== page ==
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"I've been skidding for 20 years" D-bag gets the Fail Post Of The Week Award. Perhaps sometime in the next 20 years you'll learn some skilz, as you don't seem capable of learning courtesy.
 

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Bikes Bacon and Beer!
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Skidding to alert non-biker trail users...while effective to some audible measure, I'm 100% confident that there are many other useful ways to make your presence known.

Honestly, I cannot think of too many times where I came up on hikers or equestrians that DID not hear me coming...in those few and far between moments, a simple "Biker from the rear" always worked great.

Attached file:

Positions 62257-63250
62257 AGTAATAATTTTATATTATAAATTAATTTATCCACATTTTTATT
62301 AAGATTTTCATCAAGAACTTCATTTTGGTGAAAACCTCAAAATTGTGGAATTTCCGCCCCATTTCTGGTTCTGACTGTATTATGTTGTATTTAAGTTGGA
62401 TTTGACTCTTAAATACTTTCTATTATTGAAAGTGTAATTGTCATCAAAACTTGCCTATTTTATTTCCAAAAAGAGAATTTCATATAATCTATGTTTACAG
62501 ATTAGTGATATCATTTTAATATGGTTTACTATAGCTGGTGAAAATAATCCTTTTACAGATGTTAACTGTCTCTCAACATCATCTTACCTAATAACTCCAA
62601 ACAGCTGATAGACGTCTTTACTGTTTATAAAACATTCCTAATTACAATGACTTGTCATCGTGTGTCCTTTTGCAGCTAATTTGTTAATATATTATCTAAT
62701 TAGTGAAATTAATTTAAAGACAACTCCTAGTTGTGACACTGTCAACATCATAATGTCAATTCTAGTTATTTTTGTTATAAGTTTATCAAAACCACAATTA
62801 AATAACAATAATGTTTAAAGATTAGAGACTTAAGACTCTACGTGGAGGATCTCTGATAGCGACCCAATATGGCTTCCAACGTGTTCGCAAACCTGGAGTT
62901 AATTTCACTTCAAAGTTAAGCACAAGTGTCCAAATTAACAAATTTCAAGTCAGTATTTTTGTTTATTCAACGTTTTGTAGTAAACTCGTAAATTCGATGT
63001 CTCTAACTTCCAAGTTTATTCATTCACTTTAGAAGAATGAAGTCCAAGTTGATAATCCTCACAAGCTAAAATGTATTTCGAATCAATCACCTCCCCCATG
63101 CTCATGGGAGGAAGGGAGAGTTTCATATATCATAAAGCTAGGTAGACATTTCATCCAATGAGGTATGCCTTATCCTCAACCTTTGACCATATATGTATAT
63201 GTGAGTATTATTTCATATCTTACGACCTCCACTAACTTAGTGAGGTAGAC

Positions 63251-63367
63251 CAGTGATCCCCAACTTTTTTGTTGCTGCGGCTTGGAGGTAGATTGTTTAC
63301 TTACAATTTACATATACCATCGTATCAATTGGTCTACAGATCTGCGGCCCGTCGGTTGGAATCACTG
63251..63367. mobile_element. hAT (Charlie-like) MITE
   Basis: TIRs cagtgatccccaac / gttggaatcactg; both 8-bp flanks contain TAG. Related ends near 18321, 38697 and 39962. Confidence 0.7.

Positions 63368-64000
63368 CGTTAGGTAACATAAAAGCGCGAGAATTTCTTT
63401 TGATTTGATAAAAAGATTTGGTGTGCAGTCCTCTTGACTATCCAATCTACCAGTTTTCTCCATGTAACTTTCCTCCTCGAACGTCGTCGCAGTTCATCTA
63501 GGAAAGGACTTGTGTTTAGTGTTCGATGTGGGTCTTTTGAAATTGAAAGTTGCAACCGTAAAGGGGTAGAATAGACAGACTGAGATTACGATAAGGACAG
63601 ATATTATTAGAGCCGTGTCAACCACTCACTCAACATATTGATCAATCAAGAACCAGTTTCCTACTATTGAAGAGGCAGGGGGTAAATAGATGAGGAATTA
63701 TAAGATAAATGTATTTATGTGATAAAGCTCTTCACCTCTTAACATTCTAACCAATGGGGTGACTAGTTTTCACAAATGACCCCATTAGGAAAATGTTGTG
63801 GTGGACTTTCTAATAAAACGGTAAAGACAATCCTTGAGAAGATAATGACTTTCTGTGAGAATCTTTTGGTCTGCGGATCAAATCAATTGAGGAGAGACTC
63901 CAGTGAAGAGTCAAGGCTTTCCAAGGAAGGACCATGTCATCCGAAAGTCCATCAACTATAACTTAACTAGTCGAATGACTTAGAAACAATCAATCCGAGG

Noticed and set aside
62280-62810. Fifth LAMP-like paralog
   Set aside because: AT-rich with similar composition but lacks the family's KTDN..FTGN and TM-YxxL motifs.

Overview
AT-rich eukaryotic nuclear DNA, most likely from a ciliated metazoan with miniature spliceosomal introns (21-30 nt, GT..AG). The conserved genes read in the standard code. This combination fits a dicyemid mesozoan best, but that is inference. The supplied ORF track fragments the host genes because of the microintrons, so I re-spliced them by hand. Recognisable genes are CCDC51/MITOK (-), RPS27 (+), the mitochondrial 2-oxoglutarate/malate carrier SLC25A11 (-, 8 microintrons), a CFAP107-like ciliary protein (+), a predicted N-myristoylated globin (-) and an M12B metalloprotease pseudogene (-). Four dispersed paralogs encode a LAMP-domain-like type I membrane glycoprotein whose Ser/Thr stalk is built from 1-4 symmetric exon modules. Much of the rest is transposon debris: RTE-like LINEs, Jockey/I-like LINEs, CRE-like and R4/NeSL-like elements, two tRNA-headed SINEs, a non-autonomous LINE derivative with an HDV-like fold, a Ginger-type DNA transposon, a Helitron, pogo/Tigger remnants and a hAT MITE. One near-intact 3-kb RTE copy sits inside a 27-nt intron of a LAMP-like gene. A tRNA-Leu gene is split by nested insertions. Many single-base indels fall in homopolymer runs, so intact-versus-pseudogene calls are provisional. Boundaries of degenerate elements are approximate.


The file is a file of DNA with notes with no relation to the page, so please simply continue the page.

Additionally, I like to slow my pace and (in passing) say 'thank you'.
There are times when NOTHING is going to help. The situations that make me nervous are often associated with a non-biker trail user who is...

- on a phone (rare because I will usually ride where there is 0 cell service)
- using an IPod
- walking a leashed dog...worse yet 2 dogs!

Case in point...

I was on a ride around Hodges and had just been passed up by this older gent on a sick Turner. The guy was a holding a good clip and I decided to leg out a bit to hang with him.The two of us tore down a section that provided a great deal of speed when I immediately noticed a HUGE group of people...14 or so with the last guy in the group holding on to two leashed Goldens.